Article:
• It would provide employment and economic benefit opportunities into these areas and potentially reduce pricing and development disparities across the city for similar forms of development.
  • Creating construction opportunities across the city means that there is likely to be less commuting for construction crews and less traffic congestion leading to and within the Southport precinct.

The construction program for the Gold Coast Rapid Transit system and the concurrent closure of the Gold Coast Hospital has seriously affected the economic strength of the Southport precinct, particularly for small to medium-size enterprises (SMEs). New developments approved within the Southport PDA, given the scale of some of the proposed and/or approved developments, will again have an impact on the precincts retailers during the construction phases.

Where is the commercial, non-retail development space?

An interesting aspect of this development is the focus on residential and tourism-oriented development. While the scale of proposed development is great news for the construction industry (developers, consultants, council, infrastructure providers), there are two potential impacts that do not appear to have been considered.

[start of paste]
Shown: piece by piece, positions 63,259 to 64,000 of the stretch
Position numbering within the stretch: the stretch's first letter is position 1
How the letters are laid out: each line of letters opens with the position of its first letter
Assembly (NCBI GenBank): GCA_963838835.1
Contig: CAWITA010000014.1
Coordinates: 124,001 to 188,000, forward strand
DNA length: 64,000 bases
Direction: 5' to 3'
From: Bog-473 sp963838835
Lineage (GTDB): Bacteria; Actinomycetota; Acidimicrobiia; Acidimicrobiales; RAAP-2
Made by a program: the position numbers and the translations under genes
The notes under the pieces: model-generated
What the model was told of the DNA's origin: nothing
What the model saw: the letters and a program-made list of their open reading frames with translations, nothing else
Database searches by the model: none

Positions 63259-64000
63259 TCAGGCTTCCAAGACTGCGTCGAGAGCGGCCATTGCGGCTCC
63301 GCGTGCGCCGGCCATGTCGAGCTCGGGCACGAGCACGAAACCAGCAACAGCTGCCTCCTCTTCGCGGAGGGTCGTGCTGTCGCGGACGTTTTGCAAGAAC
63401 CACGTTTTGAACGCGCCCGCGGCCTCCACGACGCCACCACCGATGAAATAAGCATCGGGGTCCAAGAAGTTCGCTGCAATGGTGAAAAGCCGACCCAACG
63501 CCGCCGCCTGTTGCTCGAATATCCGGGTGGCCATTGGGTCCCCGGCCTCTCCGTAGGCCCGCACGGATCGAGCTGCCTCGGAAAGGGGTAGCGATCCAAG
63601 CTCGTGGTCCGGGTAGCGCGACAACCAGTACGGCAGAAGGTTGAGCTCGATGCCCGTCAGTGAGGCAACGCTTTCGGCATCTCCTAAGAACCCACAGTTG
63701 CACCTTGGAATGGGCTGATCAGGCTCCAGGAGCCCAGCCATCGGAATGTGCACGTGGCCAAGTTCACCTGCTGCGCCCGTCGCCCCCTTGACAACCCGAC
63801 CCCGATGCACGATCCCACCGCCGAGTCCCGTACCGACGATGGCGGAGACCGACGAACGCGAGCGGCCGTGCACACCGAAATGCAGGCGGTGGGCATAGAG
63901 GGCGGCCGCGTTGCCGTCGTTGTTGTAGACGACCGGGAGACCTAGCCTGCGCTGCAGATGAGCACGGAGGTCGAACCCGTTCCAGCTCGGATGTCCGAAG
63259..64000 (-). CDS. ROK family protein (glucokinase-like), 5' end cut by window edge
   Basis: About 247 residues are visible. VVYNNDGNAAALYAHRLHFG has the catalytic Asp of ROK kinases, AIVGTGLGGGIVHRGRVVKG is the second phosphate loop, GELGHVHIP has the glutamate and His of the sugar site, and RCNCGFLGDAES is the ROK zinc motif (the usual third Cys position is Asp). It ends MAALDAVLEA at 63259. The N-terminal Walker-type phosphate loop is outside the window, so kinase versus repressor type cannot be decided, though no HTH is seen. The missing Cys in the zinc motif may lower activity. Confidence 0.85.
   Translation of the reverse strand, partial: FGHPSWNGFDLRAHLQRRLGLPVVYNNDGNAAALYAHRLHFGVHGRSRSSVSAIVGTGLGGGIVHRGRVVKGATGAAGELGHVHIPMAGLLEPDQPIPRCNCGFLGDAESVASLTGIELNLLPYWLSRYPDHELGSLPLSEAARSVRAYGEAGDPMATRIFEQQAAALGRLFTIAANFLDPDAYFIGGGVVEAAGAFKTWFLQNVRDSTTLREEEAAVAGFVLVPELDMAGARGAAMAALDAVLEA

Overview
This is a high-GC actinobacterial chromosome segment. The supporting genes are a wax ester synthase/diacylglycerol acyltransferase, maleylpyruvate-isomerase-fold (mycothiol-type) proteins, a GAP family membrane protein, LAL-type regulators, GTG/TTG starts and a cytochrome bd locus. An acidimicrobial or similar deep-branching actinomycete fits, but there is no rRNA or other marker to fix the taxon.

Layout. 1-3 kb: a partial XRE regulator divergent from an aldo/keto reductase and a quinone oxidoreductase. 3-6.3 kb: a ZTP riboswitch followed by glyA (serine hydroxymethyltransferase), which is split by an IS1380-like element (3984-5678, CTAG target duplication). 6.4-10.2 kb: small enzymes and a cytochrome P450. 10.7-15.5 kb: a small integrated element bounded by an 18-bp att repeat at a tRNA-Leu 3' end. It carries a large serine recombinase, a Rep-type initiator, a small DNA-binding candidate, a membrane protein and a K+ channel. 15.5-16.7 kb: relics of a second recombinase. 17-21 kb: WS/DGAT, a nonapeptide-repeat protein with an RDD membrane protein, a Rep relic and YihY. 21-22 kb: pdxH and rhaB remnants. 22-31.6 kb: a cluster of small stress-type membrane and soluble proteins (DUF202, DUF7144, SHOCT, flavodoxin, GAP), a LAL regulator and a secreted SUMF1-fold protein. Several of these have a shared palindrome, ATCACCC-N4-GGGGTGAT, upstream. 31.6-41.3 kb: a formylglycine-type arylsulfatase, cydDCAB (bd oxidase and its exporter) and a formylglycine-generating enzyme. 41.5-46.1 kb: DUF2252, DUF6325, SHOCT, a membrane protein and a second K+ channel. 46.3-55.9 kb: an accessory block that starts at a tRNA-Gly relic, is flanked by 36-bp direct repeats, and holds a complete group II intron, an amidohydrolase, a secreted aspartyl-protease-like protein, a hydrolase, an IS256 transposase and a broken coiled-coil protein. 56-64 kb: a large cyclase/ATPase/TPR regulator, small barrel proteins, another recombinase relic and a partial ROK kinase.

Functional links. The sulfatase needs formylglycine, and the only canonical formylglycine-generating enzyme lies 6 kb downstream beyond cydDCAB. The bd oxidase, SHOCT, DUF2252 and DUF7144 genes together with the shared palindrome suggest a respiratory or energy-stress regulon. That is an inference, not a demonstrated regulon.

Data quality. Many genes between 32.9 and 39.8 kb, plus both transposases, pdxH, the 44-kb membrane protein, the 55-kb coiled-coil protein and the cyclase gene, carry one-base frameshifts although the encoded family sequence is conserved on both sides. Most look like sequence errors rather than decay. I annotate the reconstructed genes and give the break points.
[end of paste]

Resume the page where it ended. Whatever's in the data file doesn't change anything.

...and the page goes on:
Firstly, there is the possibility of over-supply of residential accommodation on the Gold Coast, though this may be offset a little if there is the demolition of some of the very old housing stock in the city.

Housing without meaningful, well-paying employment is lost opportunity for economic growth of the city and for reducing the load on transport corridors.

Perhaps more importantly is the dearth of commercial, non-retail spaces being proposed in these developments. With a strong focus within the Gold Coast Economic Development Strategy 2013-2023 on improved productivity, employment, diversification, education and skills attainment, creativity and increasing trade and export (particularly of our intellectual property and health industry knowledge) it is concerning to see the lack of commercial space proposed in conjunction with the high-density residential development proposed. More affordable, commercial spaces that SME and larger corporations require to be competitive need to be delivered in the city in conjunction with the residential and tourist development.